How to create DOM elements efficiently with JavaScript

At some point, every web application needs an overlay. A sort of pop-up that obscures the background and asks the user to perform an action. Here is how you do it.

First you create the HTML, give the overlay an absolute position, and then set the display to none by default. But what if you don’t have access to the HTML? Luckily, JavaScript has a convenient method for that.


You can create any element using this method. The challenge starts when you have a complicated nested hierarchy of elements. Here is an example of an overlay:

<div id="overlay">
    <div class="overlay__inner">
        <div class="overlay__box">
            <div class="overlay__hdr">
                <span class="overlay__close-btn">X</span>
                <h3>The Overlay Title</h3>
                <p>The purpose of this overlay</p>
            <div class="overlay__content">

Recreating this in JavaScript is easy, but not simple. You have to keep track of every element that needs to be nested. Applying the correct attributes is also tedious. Let's see what it looks like.

var overElem = document.createElement("div"); = "overlay";
var overInner = document.createElement("div");
overInner.className = "overlay__inner";
var overBox = document.createElement("div");
overBox.className = "overlay__box";
var overHdr = document.createElement("div");
overHdr.className = "overlay__hdr";
var clsBtn = document.createElement("span");
clsBtn.className = "overlay__close-btn";
var title = document.createElement("h3");
title.innerText = "The Overlay Title";
var subtitle = document.createElement("p");
subtitle.innerText = "The purpose of this overlay";

// a long while later


It is a tedious task. Not only you have to define all elements, you have to make sure you append them in the correct order. This can cause bugs that are hard to track. To make the process easier, I created a couple of functions that turn the process into a more manageable tree.

JavaScript Mark Language or jml

I was inspired by the syntax of a popular JavaScript framework called Hyperapp. Here is how I want my code to create DOM elements to look like.

var overlay = ml("div", { id: "overlay"}, 
    ml("div", { class: "overlay__inner"}, 
        ml("div", { class: "overlay__box"}, [
            ml("div", { class: "overlay__hdr"}, [
                ml("span", {
                    class: "overlay__close-btn",
                    onClick: function() {
                        console.log("closing the overlay")
                }, "X"),
                ml("h3", {}, "The Overlay Title"),
                ml("p", {}, "The purpose of this overlay"),
            ml("div", { class: "overlay__content"}, ["more content"]),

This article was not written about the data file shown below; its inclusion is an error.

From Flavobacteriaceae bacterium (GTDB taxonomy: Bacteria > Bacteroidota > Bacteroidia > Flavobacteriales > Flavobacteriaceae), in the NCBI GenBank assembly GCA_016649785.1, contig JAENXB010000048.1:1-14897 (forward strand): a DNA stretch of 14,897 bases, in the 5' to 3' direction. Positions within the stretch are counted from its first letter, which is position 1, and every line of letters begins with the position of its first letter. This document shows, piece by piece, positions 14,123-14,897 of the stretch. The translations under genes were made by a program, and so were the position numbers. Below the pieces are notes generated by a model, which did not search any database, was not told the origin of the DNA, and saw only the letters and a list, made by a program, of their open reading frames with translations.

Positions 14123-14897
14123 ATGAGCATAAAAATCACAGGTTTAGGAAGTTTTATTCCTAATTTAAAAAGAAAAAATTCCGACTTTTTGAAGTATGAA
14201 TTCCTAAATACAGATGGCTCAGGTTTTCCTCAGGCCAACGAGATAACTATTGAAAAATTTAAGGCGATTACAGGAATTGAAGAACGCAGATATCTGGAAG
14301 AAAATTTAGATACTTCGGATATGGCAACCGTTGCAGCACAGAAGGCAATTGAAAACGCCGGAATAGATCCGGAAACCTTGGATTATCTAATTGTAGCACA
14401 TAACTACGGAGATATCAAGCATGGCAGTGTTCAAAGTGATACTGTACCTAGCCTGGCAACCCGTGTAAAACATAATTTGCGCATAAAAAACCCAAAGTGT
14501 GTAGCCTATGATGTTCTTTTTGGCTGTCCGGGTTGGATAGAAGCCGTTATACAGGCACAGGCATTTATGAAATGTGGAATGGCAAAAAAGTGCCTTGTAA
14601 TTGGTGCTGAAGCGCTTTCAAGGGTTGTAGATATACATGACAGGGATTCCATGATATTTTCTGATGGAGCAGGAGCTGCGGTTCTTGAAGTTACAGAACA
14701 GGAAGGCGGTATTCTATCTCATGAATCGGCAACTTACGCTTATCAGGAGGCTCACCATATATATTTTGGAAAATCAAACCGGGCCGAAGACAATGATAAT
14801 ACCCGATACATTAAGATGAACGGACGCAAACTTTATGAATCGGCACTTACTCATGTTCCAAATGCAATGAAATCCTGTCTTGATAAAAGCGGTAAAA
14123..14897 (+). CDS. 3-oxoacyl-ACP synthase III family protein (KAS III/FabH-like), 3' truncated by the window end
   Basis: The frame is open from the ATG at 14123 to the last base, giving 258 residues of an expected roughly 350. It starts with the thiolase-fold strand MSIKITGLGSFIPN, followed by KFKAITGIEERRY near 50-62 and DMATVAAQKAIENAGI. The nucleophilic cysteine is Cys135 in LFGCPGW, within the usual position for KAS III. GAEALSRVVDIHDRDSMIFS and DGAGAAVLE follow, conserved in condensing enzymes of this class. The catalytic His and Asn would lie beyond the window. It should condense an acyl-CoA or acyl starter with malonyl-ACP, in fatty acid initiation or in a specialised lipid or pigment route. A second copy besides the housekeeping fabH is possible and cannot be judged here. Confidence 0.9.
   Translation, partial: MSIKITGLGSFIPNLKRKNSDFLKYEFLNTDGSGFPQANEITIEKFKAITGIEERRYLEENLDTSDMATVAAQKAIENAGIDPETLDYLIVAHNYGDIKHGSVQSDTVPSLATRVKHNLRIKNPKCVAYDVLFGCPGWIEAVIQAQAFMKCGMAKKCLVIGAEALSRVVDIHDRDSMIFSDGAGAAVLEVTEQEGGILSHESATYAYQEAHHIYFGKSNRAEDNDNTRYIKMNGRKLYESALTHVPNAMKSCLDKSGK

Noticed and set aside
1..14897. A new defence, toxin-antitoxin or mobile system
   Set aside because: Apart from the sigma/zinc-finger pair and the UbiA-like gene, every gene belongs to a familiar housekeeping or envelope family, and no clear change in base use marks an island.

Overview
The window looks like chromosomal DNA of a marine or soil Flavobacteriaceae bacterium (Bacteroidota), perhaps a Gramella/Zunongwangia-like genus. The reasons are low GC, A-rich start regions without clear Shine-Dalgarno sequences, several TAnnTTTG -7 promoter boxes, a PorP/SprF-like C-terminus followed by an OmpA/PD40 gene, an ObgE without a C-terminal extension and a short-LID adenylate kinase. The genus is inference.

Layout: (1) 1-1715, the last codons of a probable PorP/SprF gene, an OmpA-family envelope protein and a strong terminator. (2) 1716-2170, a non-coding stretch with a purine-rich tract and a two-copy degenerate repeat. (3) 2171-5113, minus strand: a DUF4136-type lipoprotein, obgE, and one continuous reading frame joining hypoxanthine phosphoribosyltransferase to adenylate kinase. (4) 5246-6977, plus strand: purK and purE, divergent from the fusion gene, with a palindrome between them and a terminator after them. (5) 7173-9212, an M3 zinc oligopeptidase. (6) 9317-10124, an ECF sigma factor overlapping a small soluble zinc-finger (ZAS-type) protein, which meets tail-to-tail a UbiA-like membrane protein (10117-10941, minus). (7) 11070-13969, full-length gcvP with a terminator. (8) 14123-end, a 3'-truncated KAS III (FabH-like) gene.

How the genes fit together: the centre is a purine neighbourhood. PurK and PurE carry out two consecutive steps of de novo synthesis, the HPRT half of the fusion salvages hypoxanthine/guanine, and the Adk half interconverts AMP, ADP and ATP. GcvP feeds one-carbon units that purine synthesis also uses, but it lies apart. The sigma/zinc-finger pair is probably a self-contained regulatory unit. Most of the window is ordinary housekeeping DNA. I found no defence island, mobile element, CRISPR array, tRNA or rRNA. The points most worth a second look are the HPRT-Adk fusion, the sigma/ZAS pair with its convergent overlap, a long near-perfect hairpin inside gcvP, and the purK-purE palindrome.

This elegant style looks similar enough to the resulting HTML and is flexible enough to debug. What we are doing in this code is we call a function ml(a,b,c) that can have 3 arguments.

The first argument is the type of element we want to create. It can be div, h1, span or any valid HTML tag.

The second argument is the list of attributes we want the element to have. Note that we can also use this to attach events to the element. You can have onClick, onMouseover or any valid element event.

Then the third argument can be 3 things. A string, a DOM element, or an array of strings and DOM elements. This third parameter is automatically converted to an element and then appended to the parent. Note that strings are converted to a TextNode. So including HTML in the string automatically converts it to the corresponding HTML entity.

The library

Let's write the code needed to support this functionality:

function ml(tagName, props, nest) {
    var el = document.createElement(tagName);
    if(props) {
        for(var name in props) {
            if(name.indexOf("on") === 0) {
                el.addEventListener(name.substr(2).toLowerCase(), props[name], false)
            } else {
                el.setAttribute(name, props[name]);
    if (!nest) {
        return el;
    return nester(el, nest)

function nester(el, n) {
    if (typeof n === "string") {
        var t = document.createTextNode(n);
    } else if (n instanceof Array) {
        for(var i = 0; i < n.length; i++) {
            if (typeof n[i] === "string") {
                var t = document.createTextNode(n[i]);
            } else if (n[i] instanceof Node){
    } else if (n instanceof Node){
    return el;

The ml() function creates the parent element and sets its attributes and events. The nester() function, reads the third parameter and appropriately creates the child elements. Then the results is appended to the parent.

These two very simple functions make it much easier to deal with DOM elements in JavaScript. Plus you don't have to worry about figuring out which elements is the child of which. The hierarchy is in the design.


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